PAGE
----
In golf, a re-do is often referred to as a Mulligan. While this is common knowledge, it is not common practice and is in fact not a part of professional competition. A “do-over”, “re-do” can also be referred to as a “Fresh start” in the realms of psychology and more specifically behavioral economics.
Consider providing a free-play or fresh start to your patient experiences in rehabilitation. When announced before a task of higher skill demand or challenge, the fresh start effect can give people more room to try harder without a consequence. Wouldn’t you be willing to give it “your all” if you new that you had another chance coming?
Therapists can provide a Mulligan when patients appear particularly internally focused or are observed to be limiting their degrees of freedom. Elevated cortisol, elevated and unhealthy levels of muscular tone, the distraction of fear, co-contraction and other elements that come with pressure can be mitigated by knowing that this attempt counts only if you want to keep it. Regardless of personality or preferences, most people benefit from the notion that they will be kept safe in this trial and that they have the permission to give it their all.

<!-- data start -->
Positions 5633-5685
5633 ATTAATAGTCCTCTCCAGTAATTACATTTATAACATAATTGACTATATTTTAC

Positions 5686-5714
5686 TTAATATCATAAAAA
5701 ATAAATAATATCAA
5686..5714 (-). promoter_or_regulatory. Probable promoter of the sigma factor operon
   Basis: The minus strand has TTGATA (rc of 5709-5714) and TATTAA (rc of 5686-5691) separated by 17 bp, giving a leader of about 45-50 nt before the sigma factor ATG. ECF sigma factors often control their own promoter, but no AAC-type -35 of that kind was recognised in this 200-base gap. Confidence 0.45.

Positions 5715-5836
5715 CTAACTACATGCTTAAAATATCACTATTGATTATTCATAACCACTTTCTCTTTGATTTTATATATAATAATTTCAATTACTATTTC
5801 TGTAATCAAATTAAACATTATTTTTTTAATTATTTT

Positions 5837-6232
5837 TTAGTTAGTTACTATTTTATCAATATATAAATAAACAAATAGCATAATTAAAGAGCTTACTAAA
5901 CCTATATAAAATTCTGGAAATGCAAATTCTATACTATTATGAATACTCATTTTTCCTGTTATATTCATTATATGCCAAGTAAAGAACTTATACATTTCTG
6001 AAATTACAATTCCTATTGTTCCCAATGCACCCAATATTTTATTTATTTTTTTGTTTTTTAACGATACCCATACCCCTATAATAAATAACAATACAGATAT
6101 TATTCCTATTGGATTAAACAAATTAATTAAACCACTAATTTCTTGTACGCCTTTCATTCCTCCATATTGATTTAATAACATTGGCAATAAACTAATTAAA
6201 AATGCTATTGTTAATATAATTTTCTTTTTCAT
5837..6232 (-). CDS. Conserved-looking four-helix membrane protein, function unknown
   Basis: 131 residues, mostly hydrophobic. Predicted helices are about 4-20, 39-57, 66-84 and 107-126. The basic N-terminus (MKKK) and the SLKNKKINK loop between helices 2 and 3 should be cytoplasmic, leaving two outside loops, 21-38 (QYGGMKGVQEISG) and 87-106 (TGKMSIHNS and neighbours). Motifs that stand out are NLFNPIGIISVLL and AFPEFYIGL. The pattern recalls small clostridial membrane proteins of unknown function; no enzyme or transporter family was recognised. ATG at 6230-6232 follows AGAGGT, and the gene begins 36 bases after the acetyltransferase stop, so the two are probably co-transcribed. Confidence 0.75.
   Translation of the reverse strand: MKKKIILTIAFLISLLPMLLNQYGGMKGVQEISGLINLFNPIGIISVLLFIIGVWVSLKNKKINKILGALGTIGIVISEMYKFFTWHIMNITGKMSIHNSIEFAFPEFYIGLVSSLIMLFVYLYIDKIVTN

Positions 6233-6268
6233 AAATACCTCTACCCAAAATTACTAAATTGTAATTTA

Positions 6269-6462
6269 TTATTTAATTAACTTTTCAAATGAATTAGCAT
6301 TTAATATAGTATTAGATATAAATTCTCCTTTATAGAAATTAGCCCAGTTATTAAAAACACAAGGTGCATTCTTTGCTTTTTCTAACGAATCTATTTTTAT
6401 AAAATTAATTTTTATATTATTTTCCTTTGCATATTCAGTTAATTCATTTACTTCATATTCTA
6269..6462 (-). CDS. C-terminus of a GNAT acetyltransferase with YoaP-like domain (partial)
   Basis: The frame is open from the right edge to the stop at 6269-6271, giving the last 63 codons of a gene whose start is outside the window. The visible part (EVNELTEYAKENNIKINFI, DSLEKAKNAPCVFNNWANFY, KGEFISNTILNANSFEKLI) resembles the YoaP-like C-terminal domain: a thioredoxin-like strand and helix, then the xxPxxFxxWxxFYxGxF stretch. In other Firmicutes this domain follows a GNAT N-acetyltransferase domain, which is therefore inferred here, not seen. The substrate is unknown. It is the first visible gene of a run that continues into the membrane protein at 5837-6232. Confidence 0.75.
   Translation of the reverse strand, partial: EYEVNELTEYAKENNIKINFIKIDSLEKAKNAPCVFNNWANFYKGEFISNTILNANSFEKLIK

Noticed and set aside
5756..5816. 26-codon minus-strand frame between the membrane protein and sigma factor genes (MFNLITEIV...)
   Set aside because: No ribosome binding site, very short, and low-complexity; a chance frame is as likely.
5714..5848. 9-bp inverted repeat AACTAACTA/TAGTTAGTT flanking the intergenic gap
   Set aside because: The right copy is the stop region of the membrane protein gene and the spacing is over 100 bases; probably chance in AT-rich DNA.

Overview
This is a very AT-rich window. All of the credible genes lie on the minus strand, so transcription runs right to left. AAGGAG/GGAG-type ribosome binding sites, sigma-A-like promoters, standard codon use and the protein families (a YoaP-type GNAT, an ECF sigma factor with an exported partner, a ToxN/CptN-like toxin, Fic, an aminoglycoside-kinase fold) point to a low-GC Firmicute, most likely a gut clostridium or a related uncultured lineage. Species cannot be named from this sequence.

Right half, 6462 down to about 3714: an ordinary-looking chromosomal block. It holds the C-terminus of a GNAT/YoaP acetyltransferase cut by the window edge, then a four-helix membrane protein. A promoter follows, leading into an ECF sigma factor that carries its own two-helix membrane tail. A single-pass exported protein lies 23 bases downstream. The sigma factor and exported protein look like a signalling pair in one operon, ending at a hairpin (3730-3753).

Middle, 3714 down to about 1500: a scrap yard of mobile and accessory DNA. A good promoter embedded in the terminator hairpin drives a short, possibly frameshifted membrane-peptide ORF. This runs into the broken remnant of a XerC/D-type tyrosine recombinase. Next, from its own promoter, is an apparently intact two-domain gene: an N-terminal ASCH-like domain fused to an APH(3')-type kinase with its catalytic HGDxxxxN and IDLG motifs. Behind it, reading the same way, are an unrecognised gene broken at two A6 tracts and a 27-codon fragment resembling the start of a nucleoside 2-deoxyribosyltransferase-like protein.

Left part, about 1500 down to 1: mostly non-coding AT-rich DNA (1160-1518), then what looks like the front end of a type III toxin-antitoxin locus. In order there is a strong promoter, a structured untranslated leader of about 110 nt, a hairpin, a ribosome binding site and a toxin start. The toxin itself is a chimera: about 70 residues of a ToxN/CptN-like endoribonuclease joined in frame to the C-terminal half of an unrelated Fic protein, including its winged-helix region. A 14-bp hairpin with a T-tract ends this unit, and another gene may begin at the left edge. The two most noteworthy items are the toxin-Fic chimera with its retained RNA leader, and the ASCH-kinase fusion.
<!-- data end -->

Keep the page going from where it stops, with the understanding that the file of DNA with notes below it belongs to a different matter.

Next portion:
For more work on the Fresh Start effect, look to authors such as Katie Milkman, Maya Shankar, Sian Beilock, and investigations on the importance of play in rehabilitation. Hodges and Lohse, 2022, and others.